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BSP dangles sweetener in sale of banksâ bad loans
In a draft memorandum, the central bank said the proposed measures would encourage BSP-supervised financial institutions (BSFIs) to maximize the sale of non-performing assets under Republic Act 11523, otherwise known as the Financial Institutions Strategic Transfer or FIST Act of 2021.
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BSP dangles sweetener in sale of banks’ bad loans

(The Philippine Star) - March 4, 2021 - 12:00am

MANILA, Philippines — The Bangko Sentral ng Pilipinas (BSP) plans to extend temporary regulatory relief measures to convince banks to offload soured loans even at substantial discount to ensure a sound and safe financial system amid the global health crisis.

In a draft memorandum, the central bank said the proposed measures would encourage BSP-supervised financial institutions (BSFIs) to maximize the sale of non-performing assets (NPAs) under Republic Act 11523, otherwise known as the Financial Institutions Strategic Transfer or FIST Act of 2021.

“The guidelines recognize that BSFIs may need temporary regulatory relief, in addition to tax relief under the FIST Law, particularly on the timing of recognition of losses, so that they may be encouraged to maximize the sale of their NPAs even at substantial discount,” the BSP said.

In general, loans become NPAs when they are outstanding for 90 or more days and are not being repaid by the borrowers. The law covers assets that have become non-performing on or before Dec. 31, 2022.

For one, the proposed guidelines would allow banks and financial institutions to derecognize any excess of the carrying amount of the NPA over the proceeds received in the form of cash or financial instruments issued by the FIST corporations or special purpose vehicles (SPVs) representing an actual loss that should be charged to current period’s operations.

The loss arising from the sale, excluding accrued interests and penalties receivables and including losses that had not been previously offset as deduction from gross income, could be booked under the deferred charges account to be written down over a five-year period.

Likewise, BSFIs may use any existing specific allowance for credit losses on NPAs sold to cover any unbooked provision for bad debts or apply the excess as additional allowance for potential loan losses against remaining assets.

Banks that avail of the relief measure on the deferral of recognition of losses on the sale or transfer of NPAs are required to continue to report their actual capital adequacy ratio.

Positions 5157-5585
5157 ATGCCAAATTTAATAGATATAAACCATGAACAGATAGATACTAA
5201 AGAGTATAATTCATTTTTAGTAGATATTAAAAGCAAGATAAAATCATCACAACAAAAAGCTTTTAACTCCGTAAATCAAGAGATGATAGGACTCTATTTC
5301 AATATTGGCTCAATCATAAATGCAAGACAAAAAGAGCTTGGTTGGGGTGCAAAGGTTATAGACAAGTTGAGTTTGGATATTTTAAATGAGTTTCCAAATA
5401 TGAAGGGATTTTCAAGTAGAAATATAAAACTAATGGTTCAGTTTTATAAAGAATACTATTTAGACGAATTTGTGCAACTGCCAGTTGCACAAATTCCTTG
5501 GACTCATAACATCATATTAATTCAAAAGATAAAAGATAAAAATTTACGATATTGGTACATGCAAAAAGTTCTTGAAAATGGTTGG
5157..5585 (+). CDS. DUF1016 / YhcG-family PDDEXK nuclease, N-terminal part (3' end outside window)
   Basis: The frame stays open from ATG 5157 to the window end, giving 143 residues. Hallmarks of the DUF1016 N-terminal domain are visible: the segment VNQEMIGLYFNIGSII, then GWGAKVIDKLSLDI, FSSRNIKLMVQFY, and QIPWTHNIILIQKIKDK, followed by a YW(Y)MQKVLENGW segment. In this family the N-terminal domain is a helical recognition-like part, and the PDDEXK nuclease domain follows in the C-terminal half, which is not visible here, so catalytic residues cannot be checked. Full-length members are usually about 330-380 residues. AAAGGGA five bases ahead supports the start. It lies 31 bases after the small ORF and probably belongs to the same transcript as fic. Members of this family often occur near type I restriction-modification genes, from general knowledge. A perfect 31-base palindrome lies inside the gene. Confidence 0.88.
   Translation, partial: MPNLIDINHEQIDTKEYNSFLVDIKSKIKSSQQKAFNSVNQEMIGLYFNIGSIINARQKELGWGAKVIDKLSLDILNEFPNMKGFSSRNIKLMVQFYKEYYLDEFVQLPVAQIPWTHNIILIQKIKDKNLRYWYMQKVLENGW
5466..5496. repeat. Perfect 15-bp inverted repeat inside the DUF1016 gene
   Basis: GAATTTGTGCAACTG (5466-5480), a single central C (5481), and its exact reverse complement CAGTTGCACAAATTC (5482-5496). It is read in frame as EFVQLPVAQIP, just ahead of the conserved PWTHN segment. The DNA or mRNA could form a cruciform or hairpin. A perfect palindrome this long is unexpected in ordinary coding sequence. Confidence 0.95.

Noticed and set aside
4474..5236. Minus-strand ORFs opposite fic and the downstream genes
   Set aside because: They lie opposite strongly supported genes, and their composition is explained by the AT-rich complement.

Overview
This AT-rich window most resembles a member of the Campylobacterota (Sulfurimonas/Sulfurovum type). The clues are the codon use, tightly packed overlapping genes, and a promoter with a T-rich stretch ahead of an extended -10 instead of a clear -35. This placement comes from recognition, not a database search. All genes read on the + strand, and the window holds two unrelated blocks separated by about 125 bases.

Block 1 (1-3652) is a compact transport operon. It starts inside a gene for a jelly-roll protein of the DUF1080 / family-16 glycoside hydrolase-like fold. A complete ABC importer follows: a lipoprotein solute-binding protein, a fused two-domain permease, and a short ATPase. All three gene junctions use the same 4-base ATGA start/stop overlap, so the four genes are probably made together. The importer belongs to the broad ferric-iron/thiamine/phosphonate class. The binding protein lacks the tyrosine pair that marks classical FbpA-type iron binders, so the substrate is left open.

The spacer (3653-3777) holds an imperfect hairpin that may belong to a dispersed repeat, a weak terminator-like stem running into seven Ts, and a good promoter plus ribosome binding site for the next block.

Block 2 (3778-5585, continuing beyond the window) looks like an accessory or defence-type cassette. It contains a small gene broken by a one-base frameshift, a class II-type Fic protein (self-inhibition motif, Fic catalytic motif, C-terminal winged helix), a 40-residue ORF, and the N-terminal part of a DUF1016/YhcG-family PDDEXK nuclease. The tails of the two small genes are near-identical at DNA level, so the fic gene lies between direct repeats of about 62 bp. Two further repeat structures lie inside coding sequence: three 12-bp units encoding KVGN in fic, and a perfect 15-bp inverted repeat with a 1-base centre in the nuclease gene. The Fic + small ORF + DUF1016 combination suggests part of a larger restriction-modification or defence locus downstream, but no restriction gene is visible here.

Furthermore, financial instruments received by selling BSFIs as payment for the sale or transfer of NPAs should be risk weighted in accordance with the applicable risk-based capital adequacy frameworks and should continue to comply with the Basel liquidity coverage, as well as net stable funding ratios.

The BSP is also finalizing the circular containing the guidelines governing the sale or transfer of NPAs by banks to FIST corporations or SPVs.

“The implementation of the FIST Act reinforces the BSFIs’ primary role of providing financial services and liquidity to support households, business enterprises and productive sectors of the economy by allowing BSFIs to dispose of their non-performing assets and increase their risk-bearing capacity,” the BSP said in the draft circular.

The regulator is also preparing the guidelines for obtaining a Certificate of Eligibility (COE) that would allow banks to avail themselves of the incentives and privileges for the sale or transfer of NPAs to a FIST corporations or an individual, and for transactions involving dacion en pago by the borrower or by a third party on behalf of a borrower.

Under the proposed guidelines, banks are required to submit its letter of intent, master list of NPAs, and secretary’s certificate on the approval of board of directors on the plan to sell or transfer NPAs to the BSP.

Based on estimates, the BSP expects the new law to ease the industry’s NPL ratio by 0.63 to seven percentage points and would help keep the banking system stable despite the effects of the COVID-19 pandemic.

The new law is similar to Republic Act 9182 or the Special Purpose Vehicle Act of 2002 that allowed the establishment and registration of special purpose vehicles to acquire non-performing assets and dispose them in the markets after the Asian financial crisis in 1997 and 1998.

Latest preliminary data from the central bank showed the industry’s NPL ratio eased to 3.61 percent in December after accelerating for 11 straight months to 3.78 percent in November.

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